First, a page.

Rapid activation of the cardiac ryanodine receptor by submillisecond calcium stimuli.

Zahradníková A, Zahradník I, Györke I, Györke S - J. Gen. Physiol. (1999)

Defining the properties of the rapid Ca2+ spikes. (A) The reaction scheme of DMN complexation and photolysis (Ellis-Davies et al. 1996). The light-induced transitions of DMN into the activated states are assumed to be irreversible and instantaneous, and only a fraction of DMN (ΔDMN; 0.5–2% in our experiments) undergoes this reaction step. Other transitions in the scheme are reversible. (B) The increase in steady state Ca2+ after the flash plotted as a function of preflash steady state Ca2+ in five independent experiments. The total DMN concentration was always 3 mM. Different symbols denote different power settings of the laser flash. For a given flash energy the log–log plot of ΔCa2+ vs. Ca2+ was linear and was used to precalibrate flash energy in a given experiment. (C) The time course of a typical calcium spike reconstructed from the pre- and postflash steady state Ca2+ concentrations. The on and off portions of the calcium profile could be fitted by monoexponential functions, giving τon = 6.5 ± 1.5 μs and τoff = 106 ± 1 μs.
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Related In: Results  -  Collection

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Figure 1: Defining the properties of the rapid Ca2+ spikes. (A) The reaction scheme of DMN complexation and photolysis (Ellis-Davies et al. 1996). The light-induced transitions of DMN into the activated states are assumed to be irreversible and instantaneous, and only a fraction of DMN (ΔDMN; 0.5–2% in our experiments) undergoes this reaction step. Other transitions in the scheme are reversible. (B) The increase in steady state Ca2+ after the flash plotted as a function of preflash steady state Ca2+ in five independent experiments. The total DMN concentration was always 3 mM. Different symbols denote different power settings of the laser flash. For a given flash energy the log–log plot of ΔCa2+ vs. Ca2+ was linear and was used to precalibrate flash energy in a given experiment. (C) The time course of a typical calcium spike reconstructed from the pre- and postflash steady state Ca2+ concentrations. The on and off portions of the calcium profile could be fitted by monoexponential functions, giving τon = 6.5 ± 1.5 μs and τoff = 106 ± 1 μs.
Mentions: Fast changes of the Ca2+ concentration in the microenvironment of the reconstituted channel were performed by flash photolysis of DM-nitrophen (Calbiochem Corp.) as described previously (Györke and Fill 1993; Györke et al. 1994). Intense, 9-ns long UV laser flashes produced by a pulsed, frequency-tripled, Nd:YAG laser (Spectra-Physics) were applied through a fused silica fiber optics (450 μm diameter) positioned perpendicular to the bilayer surface (100 μm diameter) so that the whole volume between the fiber optics and the bilayer was illuminated evenly and instantaneously. The amplitude and time course of Ca2+ after the flash were determined from the concentration of total and free DMN and Ca2+, and from the proportion of DMN photolyzed during the flash according to the reaction scheme shown below in Fig. 1 A. The total concentration of DMN was kept at 3 mM. The concentration of steady state free Ca2+ was determined with a Ca2+-selective minielectrode (Györke et al. 1994). The local Ca2+ changes near the bilayer were calibrated by transforming the bilayer aperture into a Ca2+ electrode, using Ca2+ ionophore resin (Györke et al. 1994). The potential of the Ca2+ electrode was measured with 0.2 mV precision using the patch-clamp amplifier in current-clamp mode. The increase in free steady state Ca2+ after photolysis was plotted as a function of flash intensity and free Ca2+ before the flash to construct a calibration curve (see Fig. 1 B). The proportion of DMN photolyzed at a given free Ca2+ and flash intensity was calculated from the pre- and post-flash steady state free Ca2+, using parameters taken from the literature (Ellis-Davies et al. 1996; Escobar et al. 1997; Table ). The time course of Ca2+ concentration changes in a particular experiment was reconstructed from the above data, using the published set of differential equations and kinetic parameters of DM-nitrophen complexation and photolysis (Ellis-Davies et al. 1996; Escobar et al. 1997). Computations were performed with a program written in Mathematica (version 3.0; Wolfram Research).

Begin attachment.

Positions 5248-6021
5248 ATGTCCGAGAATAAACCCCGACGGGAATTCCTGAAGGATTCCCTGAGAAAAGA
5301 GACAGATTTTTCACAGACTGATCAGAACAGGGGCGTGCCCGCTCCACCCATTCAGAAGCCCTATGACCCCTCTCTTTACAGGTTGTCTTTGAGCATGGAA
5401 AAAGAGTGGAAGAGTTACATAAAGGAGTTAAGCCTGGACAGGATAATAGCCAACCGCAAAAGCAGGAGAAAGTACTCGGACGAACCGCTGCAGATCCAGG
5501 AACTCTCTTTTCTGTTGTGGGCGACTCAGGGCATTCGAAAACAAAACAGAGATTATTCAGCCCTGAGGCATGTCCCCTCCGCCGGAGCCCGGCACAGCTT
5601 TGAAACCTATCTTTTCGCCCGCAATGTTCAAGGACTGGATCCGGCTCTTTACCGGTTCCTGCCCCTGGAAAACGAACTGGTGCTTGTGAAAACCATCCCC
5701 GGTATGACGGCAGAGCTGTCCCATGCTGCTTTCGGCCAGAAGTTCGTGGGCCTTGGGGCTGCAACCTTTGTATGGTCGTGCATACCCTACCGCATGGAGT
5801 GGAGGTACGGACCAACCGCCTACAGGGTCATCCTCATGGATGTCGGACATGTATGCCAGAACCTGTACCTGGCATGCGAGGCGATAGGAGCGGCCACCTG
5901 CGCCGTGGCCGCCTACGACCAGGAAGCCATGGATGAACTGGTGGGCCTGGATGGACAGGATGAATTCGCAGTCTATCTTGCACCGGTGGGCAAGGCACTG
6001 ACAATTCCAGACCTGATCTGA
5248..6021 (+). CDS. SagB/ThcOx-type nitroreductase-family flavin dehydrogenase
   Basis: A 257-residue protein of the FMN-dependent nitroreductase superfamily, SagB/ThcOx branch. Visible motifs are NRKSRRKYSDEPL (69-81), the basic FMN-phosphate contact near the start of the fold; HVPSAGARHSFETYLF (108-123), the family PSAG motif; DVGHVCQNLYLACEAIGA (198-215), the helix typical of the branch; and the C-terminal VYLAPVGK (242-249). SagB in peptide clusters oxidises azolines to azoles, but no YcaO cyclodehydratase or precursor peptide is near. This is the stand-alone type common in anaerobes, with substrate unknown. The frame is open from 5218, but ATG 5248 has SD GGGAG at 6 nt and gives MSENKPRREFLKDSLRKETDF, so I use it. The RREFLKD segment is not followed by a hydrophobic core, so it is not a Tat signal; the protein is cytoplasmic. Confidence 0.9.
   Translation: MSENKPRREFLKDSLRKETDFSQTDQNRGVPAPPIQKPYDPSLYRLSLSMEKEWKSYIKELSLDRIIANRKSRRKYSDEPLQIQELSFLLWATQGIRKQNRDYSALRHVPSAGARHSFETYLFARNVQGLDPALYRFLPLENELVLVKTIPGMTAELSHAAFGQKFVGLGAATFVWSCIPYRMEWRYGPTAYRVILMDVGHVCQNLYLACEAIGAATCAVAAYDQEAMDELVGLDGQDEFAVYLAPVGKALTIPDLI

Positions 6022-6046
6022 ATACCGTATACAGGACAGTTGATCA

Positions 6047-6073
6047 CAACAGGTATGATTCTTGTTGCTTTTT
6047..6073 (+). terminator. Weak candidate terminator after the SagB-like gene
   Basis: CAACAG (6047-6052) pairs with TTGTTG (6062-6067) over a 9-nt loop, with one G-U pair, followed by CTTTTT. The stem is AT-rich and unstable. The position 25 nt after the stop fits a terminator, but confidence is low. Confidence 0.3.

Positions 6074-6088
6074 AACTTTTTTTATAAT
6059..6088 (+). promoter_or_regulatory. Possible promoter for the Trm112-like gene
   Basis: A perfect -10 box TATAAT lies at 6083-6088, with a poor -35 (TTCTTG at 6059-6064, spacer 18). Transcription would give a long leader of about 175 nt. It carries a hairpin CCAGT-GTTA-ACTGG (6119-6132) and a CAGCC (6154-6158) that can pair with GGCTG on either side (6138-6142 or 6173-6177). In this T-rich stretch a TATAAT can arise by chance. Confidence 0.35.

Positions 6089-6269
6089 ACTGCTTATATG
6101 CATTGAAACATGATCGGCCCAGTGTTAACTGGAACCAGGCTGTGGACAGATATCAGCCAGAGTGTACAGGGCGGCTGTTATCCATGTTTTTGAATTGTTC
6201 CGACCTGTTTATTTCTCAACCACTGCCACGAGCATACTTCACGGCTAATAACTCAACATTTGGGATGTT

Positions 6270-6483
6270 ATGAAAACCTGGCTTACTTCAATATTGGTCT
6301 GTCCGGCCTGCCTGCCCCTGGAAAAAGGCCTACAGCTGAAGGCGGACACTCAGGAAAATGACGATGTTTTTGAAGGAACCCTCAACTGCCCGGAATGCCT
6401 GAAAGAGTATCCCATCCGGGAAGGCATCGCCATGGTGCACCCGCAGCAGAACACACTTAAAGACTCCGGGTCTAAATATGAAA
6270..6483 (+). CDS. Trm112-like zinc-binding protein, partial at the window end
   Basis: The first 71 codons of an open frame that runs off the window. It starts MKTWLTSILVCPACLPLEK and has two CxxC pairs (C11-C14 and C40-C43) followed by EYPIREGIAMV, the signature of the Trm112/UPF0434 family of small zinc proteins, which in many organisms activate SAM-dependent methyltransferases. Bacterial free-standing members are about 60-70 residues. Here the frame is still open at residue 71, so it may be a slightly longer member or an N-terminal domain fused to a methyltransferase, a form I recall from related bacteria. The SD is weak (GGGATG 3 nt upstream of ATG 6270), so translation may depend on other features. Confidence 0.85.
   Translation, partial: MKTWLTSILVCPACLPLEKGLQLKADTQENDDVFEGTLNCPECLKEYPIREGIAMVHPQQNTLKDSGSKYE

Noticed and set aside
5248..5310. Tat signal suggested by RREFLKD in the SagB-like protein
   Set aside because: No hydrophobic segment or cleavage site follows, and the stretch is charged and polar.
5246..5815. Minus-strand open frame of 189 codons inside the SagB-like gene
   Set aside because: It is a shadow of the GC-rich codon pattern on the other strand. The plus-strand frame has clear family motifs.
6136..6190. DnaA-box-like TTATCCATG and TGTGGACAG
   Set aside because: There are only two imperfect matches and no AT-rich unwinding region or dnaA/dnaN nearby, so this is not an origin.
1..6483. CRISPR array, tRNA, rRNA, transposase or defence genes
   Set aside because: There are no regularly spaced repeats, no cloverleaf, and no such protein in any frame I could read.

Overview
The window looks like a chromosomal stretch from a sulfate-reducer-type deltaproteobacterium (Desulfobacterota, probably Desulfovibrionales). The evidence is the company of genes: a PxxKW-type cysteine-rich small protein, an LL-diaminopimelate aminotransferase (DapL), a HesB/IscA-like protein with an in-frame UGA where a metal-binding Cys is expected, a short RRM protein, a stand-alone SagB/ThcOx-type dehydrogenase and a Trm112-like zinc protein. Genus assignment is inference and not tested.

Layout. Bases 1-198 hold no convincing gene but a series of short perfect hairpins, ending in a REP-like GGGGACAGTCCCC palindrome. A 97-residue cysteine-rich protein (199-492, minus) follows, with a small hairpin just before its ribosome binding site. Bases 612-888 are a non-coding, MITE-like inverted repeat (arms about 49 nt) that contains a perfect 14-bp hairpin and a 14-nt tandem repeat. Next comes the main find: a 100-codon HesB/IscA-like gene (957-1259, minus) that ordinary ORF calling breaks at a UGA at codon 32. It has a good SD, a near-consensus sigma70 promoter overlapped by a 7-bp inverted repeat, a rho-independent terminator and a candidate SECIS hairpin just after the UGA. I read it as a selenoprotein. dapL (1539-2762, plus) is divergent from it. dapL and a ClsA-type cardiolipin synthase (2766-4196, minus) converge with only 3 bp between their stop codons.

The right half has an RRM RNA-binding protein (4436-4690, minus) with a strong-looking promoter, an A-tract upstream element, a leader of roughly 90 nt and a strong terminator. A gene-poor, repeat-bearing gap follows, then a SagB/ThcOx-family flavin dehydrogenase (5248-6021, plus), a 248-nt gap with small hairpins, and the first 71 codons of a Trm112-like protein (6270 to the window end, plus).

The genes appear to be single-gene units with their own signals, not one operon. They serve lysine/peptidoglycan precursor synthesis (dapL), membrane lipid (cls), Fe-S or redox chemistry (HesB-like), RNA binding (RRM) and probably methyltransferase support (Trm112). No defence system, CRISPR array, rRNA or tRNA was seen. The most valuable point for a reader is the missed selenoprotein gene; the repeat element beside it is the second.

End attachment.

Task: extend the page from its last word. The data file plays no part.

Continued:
Bottom Line: To define the kinetic limits of effective trigger Ca(2+) signals, we recorded activity of single cardiac RyRs in lipid bilayers during rapid and transient increases in Ca(2+) generated by flash photolysis of DM-nitrophen.These results provide evidence that brief Ca(2+) triggers are adequate to activate the RyR, and support the possibility that RyR channels are governed by single DHPR openings.They also provide evidence for the assumption that RyR activation requires binding of multiple Ca(2+) ions in accordance with the tetrameric organization of the channel protein.

View Article: PubMed Central - PubMed

Affiliation: Institute of Molecular Physiology, Slovak Academy of Sciences, Bratislava, Slovak Republic 83334, USA.

ABSTRACT
The local control concept of excitation-contraction coupling in the heart postulates that the activity of the sarcoplasmic reticulum ryanodine receptor channels (RyR) is controlled by Ca(2+) entry through adjoining sarcolemmal single dihydropyridine receptor channels (DHPRs). One unverified premise of this hypothesis is that the RyR must be fast enough to track the brief (<0.5 ms) Ca(2+) elevations accompanying single DHPR channel openings. To define the kinetic limits of effective trigger Ca(2+) signals, we recorded activity of single cardiac RyRs in lipid bilayers during rapid and transient increases in Ca(2+) generated by flash photolysis of DM-nitrophen. Application of such Ca(2+) spikes (amplitude approximately 10-30 microM, duration approximately 0.1-0.4 ms) resulted in activation of the RyRs with a probability that increased steeply (apparent Hill slope approximately 2.5) with spike amplitude. The time constants of RyR activation were 0.07-0.27 ms, decreasing with spike amplitude. To fit the rising portion of the open probability, a single exponential function had to be raised to a power n approximately 3. We show that these data could be adequately described with a gating scheme incorporating four sequential Ca(2+)-sensitive closed states between the resting and the first open states. These results provide evidence that brief Ca(2+) triggers are adequate to activate the RyR, and support the possibility that RyR channels are governed by single DHPR openings. They also provide evidence for the assumption that RyR activation requires binding of multiple Ca(2+) ions in accordance with the tetrameric organization of the channel protein.

Show MeSH